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The GFC School in Redfern Avenue, Gillingham, to shut this summer

A football club school for children with behavioural needs is closing as a council moves to integrate children into mainstream education.

Gillingham Football Club managing director Joe Comper announced the club’s school would be closing “in the summer”. He put the news down to a decision by Medway Council.

Gillingham chairman Paul Scally is proud of The GFC School. Picture: Chris Davey
Gillingham chairman Paul Scally is proud of The GFC School. Picture: Chris Davey

He said: “The school will be closing in the summer. Medway Council has chosen other provision for the children and they will be finding alternative places for their education.”

A spokesperson for Medway Council said: “The GFC Independent school is due to close at the end of this academic year.

“The decision was made to close the school, due to new management practices for pupils requiring SEND (Special Educational Needs) and AP (Alternative Provision) placements.

“There are now fewer children and young people being permanently excluded, with additional support, early intervention and reintegration programmes provided by mainstream schools and Alternative Provision providers.

“The service provided by the GFC School has been beneficial in the past and we thank them for working with the council to provide this.”

The council confirmed all children in GFC have alternative placements for September.

The school, in Redfern Avenue, Gillingham, provided space for up to 50 pupils, aged 11-16, who joined after a disrupted education where they were either excluded or at risk of exclusion.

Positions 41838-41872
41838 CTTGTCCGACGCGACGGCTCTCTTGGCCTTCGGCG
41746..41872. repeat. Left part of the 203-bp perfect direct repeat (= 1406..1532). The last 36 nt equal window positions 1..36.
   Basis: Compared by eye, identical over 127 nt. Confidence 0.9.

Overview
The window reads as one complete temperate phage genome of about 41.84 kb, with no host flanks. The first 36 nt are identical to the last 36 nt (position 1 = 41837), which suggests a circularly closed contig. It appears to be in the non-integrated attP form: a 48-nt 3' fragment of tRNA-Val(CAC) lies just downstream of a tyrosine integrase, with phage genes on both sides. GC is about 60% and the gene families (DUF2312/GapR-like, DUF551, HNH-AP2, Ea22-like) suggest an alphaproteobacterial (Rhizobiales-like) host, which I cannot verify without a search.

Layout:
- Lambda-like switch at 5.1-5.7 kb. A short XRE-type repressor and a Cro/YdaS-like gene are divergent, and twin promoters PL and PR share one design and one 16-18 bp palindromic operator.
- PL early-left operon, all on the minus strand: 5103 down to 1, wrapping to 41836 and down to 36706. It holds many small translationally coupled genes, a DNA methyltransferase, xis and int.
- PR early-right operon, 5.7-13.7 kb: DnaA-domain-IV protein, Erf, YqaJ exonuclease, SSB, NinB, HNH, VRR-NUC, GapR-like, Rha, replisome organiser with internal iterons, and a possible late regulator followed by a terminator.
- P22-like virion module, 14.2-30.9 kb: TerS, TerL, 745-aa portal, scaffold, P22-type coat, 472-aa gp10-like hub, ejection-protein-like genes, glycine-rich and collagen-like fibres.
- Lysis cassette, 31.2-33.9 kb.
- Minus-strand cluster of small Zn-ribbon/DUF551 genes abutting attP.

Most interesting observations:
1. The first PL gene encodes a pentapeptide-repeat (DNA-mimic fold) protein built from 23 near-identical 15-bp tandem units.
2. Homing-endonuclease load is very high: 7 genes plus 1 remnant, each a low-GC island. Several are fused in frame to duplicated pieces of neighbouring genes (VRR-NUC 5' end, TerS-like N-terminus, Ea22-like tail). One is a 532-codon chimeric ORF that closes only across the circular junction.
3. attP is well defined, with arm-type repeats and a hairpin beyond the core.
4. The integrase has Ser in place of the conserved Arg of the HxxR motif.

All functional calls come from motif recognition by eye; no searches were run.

It was owned by Gills chairman Paul Scally.

Speaking after a successful Ofsted inspection five years ago, he said: "It shows that the football and education side works very well together and we have had great success with these youngsters, whose parents and carers have given us the duty to educate and I think the inspector was highly impressed with what he saw.

“These children deserve the same chance as every other child in the world and we are just giving them a little opportunity through a different environment, one of sport and education.”

The club school was paid close to £800,000 for its educational provision by Medway Council, providing a big source of income for the club.

Pupils working out at The GFC School in Gillingham. Picture: Chris Davey
Pupils working out at The GFC School in Gillingham. Picture: Chris Davey

The school has had problems in the past including a poor Ofsted report in 2018. But in its last inspection in 2019 it had started to turn things around and increased its rating from “requires improvement” to “good”, with a few areas being ranked as “outstanding”.

The report said there had been “rapid and sustainable improvements”.

Medway Council has also stopped sending children to VTC Independent School in St Michael's Road, Sittingbourne. Pupils at VTC school, for youngsters with special educational needs, were left in “the lurch”, according to parents, after being told in April to stop going to classes due to “health and safety concerns”.

The school, which says it is in “ongoing discussions with Medway Council to clarify and resolve their concerns”, caters for up to 25 pupils from the ages of 12 to 18 who have behavioural, social, emotional and mental health difficulties.

It has classrooms, workshops – where it provides welding and fabrication classes – as well as communal areas fitted with kitchens.

The news also comes as children moving from SEN primary schools are struggling to find places at suitable secondary schools due to a lack of provision, with one mum calling on her son’s primary to be granted permission to build its own secondary school.

Rainham mum Kelly Adams would like to see Danecourt School in Hotel Road, Gillingham, expanded to include pupils until they are 18 to solve the issue of struggling to find a suitable place.

Gillingham Football Club said it would not be commenting further.

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